Totally unwired, that's the point of them. They're essentially cell phones on rhoids that take a cell signal and convert it to 802.11 WLAN prots. Like the little dongles they've been putting out for years now. These just happened to have a halfway decent wireless router stuffed into them. They're really quite nifty...I was shuffling my little brother and a couple of his friends around a bit ago, and when they realized they had a connection for their psps and itouches I was like "Uberman". Now they won't stop harassing me for a ride.
    Every now and then, one of you won't annoy me.

  9. #19
    Member
    Join Date
    Apr 2004
    Posts
    69
    Quote Originally Posted by nihil View Post
    Oh dear! you mean to say that you are not doing that already? That is a much bigger security issue than MiFi devices IMO.
    Well, we would be doing that by now. In fact, we should have been doing this for the past month. Unfortunately, a project manager got wind of it, and has demanded we put her process in place before anything gets installed. I mean, she literally forced herself into the meeting room where we were planning on the location of installing the kit and ordered everyone to stop what they were doing. The system they make people put their 'projects' on is several levels deep and dozens of options per level. By the time project management is through, your 'project' is several months late.

    The way things are going, I wouldn't be surprised if a short trip down a long, empty elevator shaft came up in her future...

  10. #20
    AO Senior Cow-beller
    Moderator
    zencoder's Avatar
    Join Date
    Dec 2004
    Location
    Mountain standard tribe.
    Posts
    1,177

    Wink

    I believe 'PMO' is a four letter word...in spirit if not in fact.

    This is a great discussion. It has touched on the many layers of protection an organization needs to consider and adopt...or waive. I see a couple of key points that should walk you straight to your answer, NukEvil... (apologies if these were better summed up already.)

    1. Can users connect personal systems to company network? (Caveat H4x0r: Not "are they allowed to" but "does something physically/logically stop them"?)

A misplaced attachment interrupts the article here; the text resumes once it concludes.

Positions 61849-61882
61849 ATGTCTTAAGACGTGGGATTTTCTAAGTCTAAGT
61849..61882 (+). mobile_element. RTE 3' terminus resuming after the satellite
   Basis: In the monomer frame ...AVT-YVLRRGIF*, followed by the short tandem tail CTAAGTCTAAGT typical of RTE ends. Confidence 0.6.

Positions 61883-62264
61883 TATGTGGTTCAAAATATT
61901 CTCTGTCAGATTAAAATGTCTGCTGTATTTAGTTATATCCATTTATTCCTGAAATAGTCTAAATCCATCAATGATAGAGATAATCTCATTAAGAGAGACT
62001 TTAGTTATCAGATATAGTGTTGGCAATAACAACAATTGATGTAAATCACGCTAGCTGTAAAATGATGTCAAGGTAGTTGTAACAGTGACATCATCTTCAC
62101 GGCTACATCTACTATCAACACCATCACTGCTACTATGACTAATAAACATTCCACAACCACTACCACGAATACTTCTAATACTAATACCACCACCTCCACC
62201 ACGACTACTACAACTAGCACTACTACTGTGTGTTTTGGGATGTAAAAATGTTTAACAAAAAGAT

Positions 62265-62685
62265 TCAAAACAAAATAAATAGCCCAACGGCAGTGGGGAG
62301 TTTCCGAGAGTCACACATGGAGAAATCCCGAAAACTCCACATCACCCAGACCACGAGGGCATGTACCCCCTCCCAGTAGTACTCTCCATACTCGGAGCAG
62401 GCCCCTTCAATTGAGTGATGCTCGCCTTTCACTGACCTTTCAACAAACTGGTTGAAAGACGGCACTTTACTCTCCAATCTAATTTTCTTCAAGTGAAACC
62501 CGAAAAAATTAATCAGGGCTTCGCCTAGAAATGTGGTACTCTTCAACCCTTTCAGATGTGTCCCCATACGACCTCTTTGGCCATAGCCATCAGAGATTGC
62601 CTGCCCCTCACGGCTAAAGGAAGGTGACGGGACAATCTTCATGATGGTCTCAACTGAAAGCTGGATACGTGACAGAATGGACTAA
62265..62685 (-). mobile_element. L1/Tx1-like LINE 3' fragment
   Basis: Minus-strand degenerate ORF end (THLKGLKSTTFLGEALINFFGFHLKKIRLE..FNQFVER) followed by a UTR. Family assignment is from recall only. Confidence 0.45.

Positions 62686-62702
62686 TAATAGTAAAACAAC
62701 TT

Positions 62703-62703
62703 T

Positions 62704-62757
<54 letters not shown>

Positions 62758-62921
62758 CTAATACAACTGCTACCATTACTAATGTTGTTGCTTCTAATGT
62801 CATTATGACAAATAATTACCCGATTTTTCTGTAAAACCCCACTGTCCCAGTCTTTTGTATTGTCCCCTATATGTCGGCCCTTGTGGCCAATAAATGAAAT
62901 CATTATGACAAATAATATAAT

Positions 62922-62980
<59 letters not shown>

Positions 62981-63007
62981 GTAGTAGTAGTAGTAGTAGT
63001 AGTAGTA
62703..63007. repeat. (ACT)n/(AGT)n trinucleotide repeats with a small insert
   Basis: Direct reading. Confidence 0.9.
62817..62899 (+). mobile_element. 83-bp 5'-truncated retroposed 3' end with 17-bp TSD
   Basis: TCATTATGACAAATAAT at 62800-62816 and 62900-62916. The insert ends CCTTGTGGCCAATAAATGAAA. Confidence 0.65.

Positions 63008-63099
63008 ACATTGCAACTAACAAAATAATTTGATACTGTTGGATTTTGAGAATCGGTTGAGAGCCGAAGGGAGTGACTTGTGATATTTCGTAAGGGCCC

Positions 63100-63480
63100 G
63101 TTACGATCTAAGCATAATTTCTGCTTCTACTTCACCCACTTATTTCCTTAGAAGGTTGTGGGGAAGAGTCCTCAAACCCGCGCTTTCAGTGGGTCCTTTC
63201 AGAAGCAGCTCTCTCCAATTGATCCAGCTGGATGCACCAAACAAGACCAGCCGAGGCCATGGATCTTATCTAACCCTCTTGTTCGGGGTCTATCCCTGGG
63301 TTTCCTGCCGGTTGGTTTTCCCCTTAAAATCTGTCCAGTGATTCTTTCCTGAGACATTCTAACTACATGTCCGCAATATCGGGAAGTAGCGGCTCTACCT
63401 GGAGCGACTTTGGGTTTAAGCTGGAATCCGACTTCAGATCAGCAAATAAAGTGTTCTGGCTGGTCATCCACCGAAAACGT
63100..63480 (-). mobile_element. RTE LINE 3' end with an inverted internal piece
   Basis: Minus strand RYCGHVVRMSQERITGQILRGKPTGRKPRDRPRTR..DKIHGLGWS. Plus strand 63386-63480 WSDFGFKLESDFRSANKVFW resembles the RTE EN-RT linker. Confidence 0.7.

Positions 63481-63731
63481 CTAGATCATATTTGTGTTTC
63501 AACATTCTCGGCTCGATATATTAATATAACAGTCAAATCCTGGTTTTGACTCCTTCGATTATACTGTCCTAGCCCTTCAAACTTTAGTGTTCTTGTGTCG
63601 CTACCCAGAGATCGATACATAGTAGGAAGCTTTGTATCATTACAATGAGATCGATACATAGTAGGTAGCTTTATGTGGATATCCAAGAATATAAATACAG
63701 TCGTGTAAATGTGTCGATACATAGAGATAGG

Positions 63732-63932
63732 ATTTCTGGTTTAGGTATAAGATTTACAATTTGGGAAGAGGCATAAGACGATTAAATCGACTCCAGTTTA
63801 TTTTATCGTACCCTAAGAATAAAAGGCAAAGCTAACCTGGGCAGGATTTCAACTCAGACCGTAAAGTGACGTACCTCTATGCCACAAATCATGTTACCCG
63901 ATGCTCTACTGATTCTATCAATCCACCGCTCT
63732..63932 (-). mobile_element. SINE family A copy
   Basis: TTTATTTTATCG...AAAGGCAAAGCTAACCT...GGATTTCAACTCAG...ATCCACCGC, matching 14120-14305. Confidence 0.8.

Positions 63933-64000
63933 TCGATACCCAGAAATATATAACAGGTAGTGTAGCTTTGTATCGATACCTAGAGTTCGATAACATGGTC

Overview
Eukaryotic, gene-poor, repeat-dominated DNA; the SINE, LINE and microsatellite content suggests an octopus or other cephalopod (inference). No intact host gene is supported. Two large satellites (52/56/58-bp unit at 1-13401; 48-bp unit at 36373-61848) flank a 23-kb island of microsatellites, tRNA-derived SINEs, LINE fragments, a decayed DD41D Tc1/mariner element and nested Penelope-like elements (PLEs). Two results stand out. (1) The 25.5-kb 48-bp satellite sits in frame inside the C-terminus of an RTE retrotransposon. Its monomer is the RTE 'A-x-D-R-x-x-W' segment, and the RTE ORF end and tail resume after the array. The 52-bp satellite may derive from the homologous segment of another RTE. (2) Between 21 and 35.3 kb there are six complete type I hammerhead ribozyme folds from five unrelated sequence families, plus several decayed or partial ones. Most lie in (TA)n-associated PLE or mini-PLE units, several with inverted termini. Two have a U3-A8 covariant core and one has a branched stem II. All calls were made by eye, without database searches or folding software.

2. Can users connect company systems already on the company network to MiFi access points (Same caveat as #1)?

    If either of these are answered "YES", I think you have a strong case to create an administrative control denying the use or even possession of a MiFi type device in the office workspace.

    http://j.mp/ch2bYm <- relevant dilbert-ness

    The USB storage issue is relevant, but its a separate issue. The MiFi has no impact on that issue because you can sneaker net a flash drive home with you as easily as you can use it to move bits the three feet from the official desktop to your personal laptop...the fact that information can be moved to a highly portable and unmanaged storage mechanism is the problem in that issue.

    Hope that helps.


    (Nihil et al...how's that for a comeback from a 3 year silence?)
    Last edited by zencoder; February 11th, 2011 at 04:22 PM. Reason: Clarification verbage and other nonsense.
    "Data is not necessarily information. Information does not necessarily lead to knowledge. And knowledge is not always sufficient to discover truth and breed wisdom." --Spaf
    Anyone who is capable of getting themselves made president should on no account be allowed to do the job. --Douglas Adams (1952-2001)
    "...people find it far easier to forgive others for being wrong than being right." - Albus Percival Wulfric Brian Dumbledore

Similar Threads

  1. Secure your wireless network
    By DeadAddict in forum The Security Tutorials Forum
    Replies: 10
    Last Post: July 21st, 2008, 12:16 AM
  2. How do I hack Hotmail, AOL etc?
    By Tiger Shark in forum Wireless Security
    Replies: 33
    Last Post: December 2nd, 2005, 05:49 PM
  3. Howto: Wireless router -> Existing LAN
    By yanksfan in forum Other Tutorials Forum
    Replies: 0
    Last Post: December 11th, 2004, 04:56 AM
  4. Installing wireless nic in linux with ndiswrapper ...
    By Shrekkie in forum Other Tutorials Forum
    Replies: 1
    Last Post: September 2nd, 2004, 09:11 AM
  5. Wireless 101
    By mmelby in forum The Security Tutorials Forum
    Replies: 1
    Last Post: October 23rd, 2002, 02:31 PM

Posting Permissions

  • You may not post new threads
  • You may not post replies
  • You may not post attachments
  • You may not edit your posts
  •  

 Security News

     Patches

       Security Trends

         How-To

           Buying Guides